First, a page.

but the publicity of these policies is below par,”
said Jermaine Caldwell, an active participant in
UNC’s lesbian, gay, bisexual, transgender and
Along with touting the University’s policies,
GLBTSA members are circulating two petitions
to draw attention to the lack of N.C. legislation
The first, addressed to the N.C. General
Assembly, asks that the legislature amend the 1991
Ethnic Intimidation Act to include sexual orienta
tion, gender identity, sex, age and ability.
The second petition is to the UNC-system
Board of Governors, asking that all 16 system
schools adopt policies of nondiscrimination and
nonharrassment to protect students on the basis
SEE CHANGE, PAGE 4
Man plays mother hen to brood
BY SHANNAN BOWEN
GARNER Chickens can do
more than cluck and lay eggs.
They talk on the phone, feed from
a baby’s high chair and even ride on
toy remote-controlled trucks.
At least, that’s the scene at Mark
Andrews, better known as the
Chickenman, has about 30 chick
ens waddling around his coop in
Gamer all trained to entertain.
“You love your daddy?” he asked
Paul Lee, a 12-pound rooster stmt
ting around its cage. The rooster
nodded and crowed in response.
Past Paul Lee’s pen, in Andrews’
driveway, sits a 1977 Frito-Lay
delivery truck, painted red and
decorated with a large portrait of
a chicken and a rooster across its
side. The phrase “live and trained”
is scrawled below the picture.
“Nobody’s got a chicken horn,”
he said, pointing to a large horn
THE ART OF WAR
Conflicts throughout history have marked the face
of campus and the memories of veterans PAGE 11
STUDENT AND FACULTY DIVERSITY ASSESSMENT
The Office of Institutional Research presented preliminary results of a study assessing the state of diversity at the
University. The results include responses from 1,461 students and 400 faculty surveyed during early February
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SOURCE: CHANCELLOR'S TASK FORCE ON DIVERSITY DTH/FEILDING CAGE
Junior Missy Hendrick signs a petition Wednesday night to address the lack of
N.C. legislation on sexual orientation. Students are circulating two petitions.
“You don’t have to worry about us saying
foul language. No pun intended
MARK ANDREWS, THE CHICKENMAN
perched atop the track with a lever
by the driver’s seat to set it off.
The truck also features a stage
and speakers for events in which
the chickens perform. Andrews
also uses the truck for his painting
and powerwashing business, with
the chickens along for the ride.
“I’ve taken an old ’tater chip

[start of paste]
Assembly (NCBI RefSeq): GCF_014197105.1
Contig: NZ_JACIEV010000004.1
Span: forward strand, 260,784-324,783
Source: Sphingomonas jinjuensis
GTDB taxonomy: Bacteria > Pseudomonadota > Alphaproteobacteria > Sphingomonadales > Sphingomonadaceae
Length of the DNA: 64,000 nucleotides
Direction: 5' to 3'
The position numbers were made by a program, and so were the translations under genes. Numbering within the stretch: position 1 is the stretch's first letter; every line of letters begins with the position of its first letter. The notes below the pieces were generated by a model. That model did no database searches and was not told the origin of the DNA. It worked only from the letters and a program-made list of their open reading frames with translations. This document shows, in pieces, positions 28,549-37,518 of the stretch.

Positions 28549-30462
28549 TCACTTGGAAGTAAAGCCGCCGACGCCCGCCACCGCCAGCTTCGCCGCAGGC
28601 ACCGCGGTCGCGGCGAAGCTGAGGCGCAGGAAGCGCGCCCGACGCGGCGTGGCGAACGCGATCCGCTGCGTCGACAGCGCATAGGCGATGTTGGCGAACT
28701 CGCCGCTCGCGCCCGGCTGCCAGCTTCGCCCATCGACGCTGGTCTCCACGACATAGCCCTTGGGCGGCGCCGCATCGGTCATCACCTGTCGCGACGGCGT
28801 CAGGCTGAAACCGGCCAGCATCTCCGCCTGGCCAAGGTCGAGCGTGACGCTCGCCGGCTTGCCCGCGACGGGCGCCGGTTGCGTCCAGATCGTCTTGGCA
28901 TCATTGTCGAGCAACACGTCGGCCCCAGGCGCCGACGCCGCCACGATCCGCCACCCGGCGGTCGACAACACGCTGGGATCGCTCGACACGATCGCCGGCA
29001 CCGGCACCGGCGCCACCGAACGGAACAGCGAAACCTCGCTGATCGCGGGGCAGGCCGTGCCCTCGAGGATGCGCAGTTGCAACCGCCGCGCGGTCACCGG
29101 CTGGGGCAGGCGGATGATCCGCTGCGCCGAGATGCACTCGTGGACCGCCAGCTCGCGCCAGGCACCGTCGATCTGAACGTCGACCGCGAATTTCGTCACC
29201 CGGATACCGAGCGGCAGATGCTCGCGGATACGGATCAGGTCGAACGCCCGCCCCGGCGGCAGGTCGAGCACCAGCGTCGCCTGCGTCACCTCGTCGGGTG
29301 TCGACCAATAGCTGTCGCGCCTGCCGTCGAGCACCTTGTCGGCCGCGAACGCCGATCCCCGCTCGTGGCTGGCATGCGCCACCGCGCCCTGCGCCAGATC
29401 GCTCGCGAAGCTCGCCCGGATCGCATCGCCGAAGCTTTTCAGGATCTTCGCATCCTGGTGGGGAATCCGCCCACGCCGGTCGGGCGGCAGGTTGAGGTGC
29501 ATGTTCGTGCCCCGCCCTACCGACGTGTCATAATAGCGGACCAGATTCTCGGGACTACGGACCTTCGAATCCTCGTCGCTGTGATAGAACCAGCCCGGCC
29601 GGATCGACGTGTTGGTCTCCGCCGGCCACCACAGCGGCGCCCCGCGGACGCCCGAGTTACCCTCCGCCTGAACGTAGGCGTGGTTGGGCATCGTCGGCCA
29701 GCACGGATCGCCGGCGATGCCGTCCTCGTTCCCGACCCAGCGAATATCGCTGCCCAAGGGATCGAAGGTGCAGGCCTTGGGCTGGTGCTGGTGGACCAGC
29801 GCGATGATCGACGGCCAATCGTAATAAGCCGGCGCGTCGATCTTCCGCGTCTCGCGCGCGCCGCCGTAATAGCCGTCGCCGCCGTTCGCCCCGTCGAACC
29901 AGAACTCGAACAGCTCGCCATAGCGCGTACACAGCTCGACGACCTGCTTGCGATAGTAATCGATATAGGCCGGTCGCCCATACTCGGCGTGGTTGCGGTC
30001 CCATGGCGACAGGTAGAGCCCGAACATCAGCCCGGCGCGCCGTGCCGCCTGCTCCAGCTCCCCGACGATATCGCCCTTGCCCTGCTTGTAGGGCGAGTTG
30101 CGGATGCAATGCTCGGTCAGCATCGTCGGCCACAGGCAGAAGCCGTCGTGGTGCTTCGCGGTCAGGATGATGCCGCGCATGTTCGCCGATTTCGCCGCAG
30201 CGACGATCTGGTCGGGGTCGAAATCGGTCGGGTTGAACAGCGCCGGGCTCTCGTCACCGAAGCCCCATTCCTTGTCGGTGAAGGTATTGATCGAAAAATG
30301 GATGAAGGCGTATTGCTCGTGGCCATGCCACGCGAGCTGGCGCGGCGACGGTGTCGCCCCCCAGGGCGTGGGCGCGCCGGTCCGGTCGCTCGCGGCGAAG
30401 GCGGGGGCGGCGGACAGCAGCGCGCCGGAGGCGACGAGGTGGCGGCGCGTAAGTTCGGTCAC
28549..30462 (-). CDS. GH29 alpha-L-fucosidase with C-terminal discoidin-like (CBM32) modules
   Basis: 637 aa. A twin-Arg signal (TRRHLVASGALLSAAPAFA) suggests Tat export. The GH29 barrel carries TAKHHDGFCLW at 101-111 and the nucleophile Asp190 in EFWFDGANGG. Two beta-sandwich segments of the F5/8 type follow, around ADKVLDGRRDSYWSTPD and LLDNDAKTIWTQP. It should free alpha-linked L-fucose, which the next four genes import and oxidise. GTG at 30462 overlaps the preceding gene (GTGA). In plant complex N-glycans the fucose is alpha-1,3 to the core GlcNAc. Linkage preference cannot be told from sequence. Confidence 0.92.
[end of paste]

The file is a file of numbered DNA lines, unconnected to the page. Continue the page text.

truck and turned it into a handy
man-chickenman track,” he said.
Chickens first became a part
of Andrews’ life in 1998, when a
friend gave him Aquila, a rooster,
and Priscilla, a silkie chicken.
Not wanting to leave the chicks
alone during the day, Andrews
brought them to work, where they
followed him around as he painted.
Co-workers began referring to
THURSDAY, MARCH 3,2005
BY MATT HAIR
Chapel Hill police are investigating a forcible
rape reported Wednesday morning on the 200
block of West Franklin Street.
A local woman in her 30s was walking alone
near 206 W. Franklin St. between 2:35 a.m. and
3 a.m. when two men, described as having pony
tails, pulled up to her in a red car, said police
spokeswoman Jane Cousins.
The men, one described as in his 40s and the
other in his 30s, then forced the victim to have sex
outside the buildings near 214 W. Franklin St.
After notifying police, the victim was taken to
UNC Hospitals for evidence gathering, a procedure
that typically occurs after each reported rape.
But Cousins said that because there were no
witnesses to the incident and both of the men
were strangers to the victim, it is hard to tell if
the suspects will be caught.
Wednesday’s rape was the fourth reported in
Chapel Hill since Jan. 1 and the third not listed as a
blind report when the victim reports the crime to
police but no further investigation takes place.
In full reports like Wednesday’s, police will con
tinue to meet with the victim to try to collect enough
evidence to catch the suspects, Cousins said.
The four rapes reported in the last two months
equals the total reported during fiscal year 2002-
03, according to Chapel Hill crime statistics.
Contact the City Editor
him as “the Chickenman.”
Soon, as more people in the
community began recognizing
Andrews, he thought his birds
should take a larger spotlight.
But Andrews wanted to ben
efit otters through his newfound
love for chickens, so he created the
Chicken Scratch Ministries —a
charity that provides entertain
ment for nonprofit organizations.
“This is my way of using educa
tion,” said Andrews, who graduated
from N.C. State University in 1980.
“I teach about life and animals.”
A friend suggested that Andrews
train the chickens to do unique
activities such as ride on top of
SEE CHICKENMAN, PAGE 4
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TODAY Sunny, H 45, L 23
FRIDAY Sunny, H 52, L 34
SATURDAY Few showers, H 60, L 33